The Bible instruction just says “Build a sukkah (or booth).” Rabbis have added details about size, materials, location, etc. You only need to follow the Bible instructions.
You can use any scrap lumber you have available, pitch your tent, or use old sheets to create an adventure for your children (attach tarps with bungee cords to your deck or swing set).
One family had sick children and made a booth out of old sheets in their living room. Meals were eaten in it and they occasionally spent the night. The importance of this and each holiday is about making a memory – not getting hung up on customs.
Plan for Building a Sukkah
Building and decorating a sukkah is a fun family project. Jim Gerrish, with Bridges for Peace in Jerusalem, describes one plan for building a sukkah:
Actually it is not such a difficult job. You will need to start planning early though, in order to begin your construction as quickly as possible after Yom Kippur, the Day of Atonement. In Israel some devout Jews begin construction as soon as the sun is down on Yom Kippur, four days before the Feast of Tabernacles starts.
Since the sukkah is not to be an elaborate or permanent structure, the most inexpensive materials may be used. You will need:
- 4 sturdy posts (2 x 4s in the U.S.) for the corners,
- 4 smaller poles (2 x 2s) for the roof. All of these boards should be approximately 7 or 8 feet (2.5 meters) in length.
- To cover the roof you will need several slats or small boards capable of holding up light tree branches.
- For the sides, old bedsheets seem to work well. Other materials like canvas, cane matting or even light plywood are also fine.
- You will need enough to enclose three sides, with a drape for the entrance. For the top you simply need to trim a few trees in the back yard.
Now for the actual construction. The tabernacle can be almost any size so long as it is large enough to sit in. A seven-foot cube (2.5 meters) is recommened, since this will allow plenty of room for guests (make a larger sukkah if you are blessed with a big family).
First you will need to sink four holes in the ground for the four upright corner poles. In lieu of this, you may anchor the uprights in the holes of stacked concrete blocks, or design other sturdy legs for them. If you want to do it the easy way, you may use an existing building for one side of your sukkah. Once the uprights are firmly in place, attach the horizontal rods at the top along the outside. With this finished, you can now place the slats or other small support boards on the roof.
The next step is to drape the bed sheets or other coverings around three sides. In the front, a bed sheet attached on a wire track works well for a door. Finally, place the tree branches on top; but if you like to see the stars, don’t make the roof too thick.
The sukkah can now be outfitted to your own taste. A table and chairs are a must.
It is customary to decorate the inside of the sukkah with pictures, hangings, and the agricultural produce for which Israel is famous: wheat, barley, grapes, figs, olives, dates, and pomegranates. You may wish to decorate the walls with pictures or Bible verses. Fruit may be hung from the ceiling; paper chains and other decorations may be hung on the walls. Use your imagination; and by all means, let the children participate.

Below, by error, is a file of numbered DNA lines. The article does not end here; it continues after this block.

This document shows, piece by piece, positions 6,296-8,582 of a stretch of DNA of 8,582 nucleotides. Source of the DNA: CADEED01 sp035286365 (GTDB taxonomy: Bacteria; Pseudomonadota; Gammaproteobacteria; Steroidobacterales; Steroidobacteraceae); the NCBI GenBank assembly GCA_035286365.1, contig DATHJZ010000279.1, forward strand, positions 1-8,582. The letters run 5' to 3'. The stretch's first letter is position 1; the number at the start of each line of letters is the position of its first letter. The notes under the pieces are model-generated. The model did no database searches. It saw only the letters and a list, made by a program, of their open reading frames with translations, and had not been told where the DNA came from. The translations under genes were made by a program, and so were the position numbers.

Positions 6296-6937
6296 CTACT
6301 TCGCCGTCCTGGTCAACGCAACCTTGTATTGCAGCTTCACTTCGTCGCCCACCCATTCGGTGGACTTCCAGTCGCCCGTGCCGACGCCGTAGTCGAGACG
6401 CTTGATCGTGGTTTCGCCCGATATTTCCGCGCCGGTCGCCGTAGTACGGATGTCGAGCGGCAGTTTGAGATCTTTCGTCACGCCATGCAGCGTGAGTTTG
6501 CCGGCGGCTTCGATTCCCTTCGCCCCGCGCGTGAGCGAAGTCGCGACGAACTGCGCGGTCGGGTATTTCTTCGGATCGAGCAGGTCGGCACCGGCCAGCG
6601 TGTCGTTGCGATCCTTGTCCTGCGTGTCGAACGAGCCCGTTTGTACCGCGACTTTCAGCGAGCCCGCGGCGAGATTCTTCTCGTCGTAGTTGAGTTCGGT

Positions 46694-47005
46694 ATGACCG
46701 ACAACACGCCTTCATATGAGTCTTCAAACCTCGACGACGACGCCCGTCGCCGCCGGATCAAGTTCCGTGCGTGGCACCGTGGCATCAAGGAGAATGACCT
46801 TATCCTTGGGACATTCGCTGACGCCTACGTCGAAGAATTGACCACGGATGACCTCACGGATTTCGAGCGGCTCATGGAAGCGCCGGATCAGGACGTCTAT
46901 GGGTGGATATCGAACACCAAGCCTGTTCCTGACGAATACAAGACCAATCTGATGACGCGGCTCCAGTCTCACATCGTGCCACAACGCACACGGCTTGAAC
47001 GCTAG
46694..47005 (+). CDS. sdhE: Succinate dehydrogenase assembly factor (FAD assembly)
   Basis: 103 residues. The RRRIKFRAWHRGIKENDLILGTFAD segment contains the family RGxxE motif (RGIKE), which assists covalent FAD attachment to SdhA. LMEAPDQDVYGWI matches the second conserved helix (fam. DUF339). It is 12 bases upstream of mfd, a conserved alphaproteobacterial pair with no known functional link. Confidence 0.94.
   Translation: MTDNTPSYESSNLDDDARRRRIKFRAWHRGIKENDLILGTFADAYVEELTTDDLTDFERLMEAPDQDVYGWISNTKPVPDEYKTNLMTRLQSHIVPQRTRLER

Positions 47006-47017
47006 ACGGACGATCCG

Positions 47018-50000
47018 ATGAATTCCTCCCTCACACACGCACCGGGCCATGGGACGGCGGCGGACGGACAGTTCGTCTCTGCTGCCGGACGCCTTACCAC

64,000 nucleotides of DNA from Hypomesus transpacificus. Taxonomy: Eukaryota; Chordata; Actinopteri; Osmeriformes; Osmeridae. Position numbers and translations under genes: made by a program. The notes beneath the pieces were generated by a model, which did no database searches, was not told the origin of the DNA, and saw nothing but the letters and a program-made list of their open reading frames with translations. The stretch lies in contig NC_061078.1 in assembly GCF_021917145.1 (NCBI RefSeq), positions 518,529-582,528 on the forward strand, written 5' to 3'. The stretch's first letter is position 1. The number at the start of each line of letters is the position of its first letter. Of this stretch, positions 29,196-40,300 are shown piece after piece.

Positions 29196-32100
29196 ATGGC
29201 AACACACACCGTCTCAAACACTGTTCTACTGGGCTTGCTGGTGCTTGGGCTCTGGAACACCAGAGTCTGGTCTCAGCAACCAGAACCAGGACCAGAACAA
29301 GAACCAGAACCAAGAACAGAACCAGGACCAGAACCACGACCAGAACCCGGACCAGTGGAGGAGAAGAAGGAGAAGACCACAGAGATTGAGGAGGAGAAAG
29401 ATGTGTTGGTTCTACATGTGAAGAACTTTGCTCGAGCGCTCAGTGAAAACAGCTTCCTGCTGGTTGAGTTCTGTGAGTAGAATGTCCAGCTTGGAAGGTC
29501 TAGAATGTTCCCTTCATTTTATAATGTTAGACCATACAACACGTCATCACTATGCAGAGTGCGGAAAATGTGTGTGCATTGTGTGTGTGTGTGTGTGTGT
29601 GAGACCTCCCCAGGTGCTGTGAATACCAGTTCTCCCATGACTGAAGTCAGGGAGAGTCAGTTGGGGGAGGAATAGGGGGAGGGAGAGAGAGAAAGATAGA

All that is left now is the enjoyment. Invite your friends to see your masterpiece and rejoice with you. Try a meal out in the sukkah, or even spend the night there. It will be an unforgettable and blessed experience.
What to do in a Sukkah?
- Praise God through prayer.
- Praise God by singing praise songs.
- Invite relatives, friends, and neighbors to celebrate with you.
- Wave the lulav (explained in the following pages).
- Eat, drink, relax, nap.
- Read the section titled “God is Our Shelter” and “Jesus is Preparing Our Permanent Home” from the “Messianic Significance of Tabernacles.”
- Sing songs to celebrate the birth of Christ. Such as “Joy to the World,” “Silent Night,” “Away in a Manger,” “The First Noel,” “O Little Town of Bethlehem,” etc.
- Decorate the sukkah with strings of light. The light from the Feast of Tabernacle lamps illuminated the whole city. Read Bible verses about Jesus being our light (John 1:1-9; 8:12; 9:5).
- Set up a nativity scene. Read the story of Christ’s birth in Luke or one of the gospels.
- Pour water on the ground and read Jesus’ proclamation (John 7:37).
- Read aloud the verses explaining this feast (Lev. 23:34-43 Deut. 16:13-15, and Num. 29:12-40).
- Read John 7:2-39 about Jesus celebrating the Feast of Tabernacles.
- Many Bible prophecies tell of the Messiah’s reign over all nations. Read some of them aloud to your family (Psalms 2, 47, 93, 95, 96, 97, 98, 99, 110, and 126).
- Tell Bible stories.
Get started, evaluate each year, and have fun. Plan to eat at least one meal in your sukkah, and perhaps use it for your time alone with God. Younger children will want to “play house” which is all right since the Israelites were “housed” in them for forty years.
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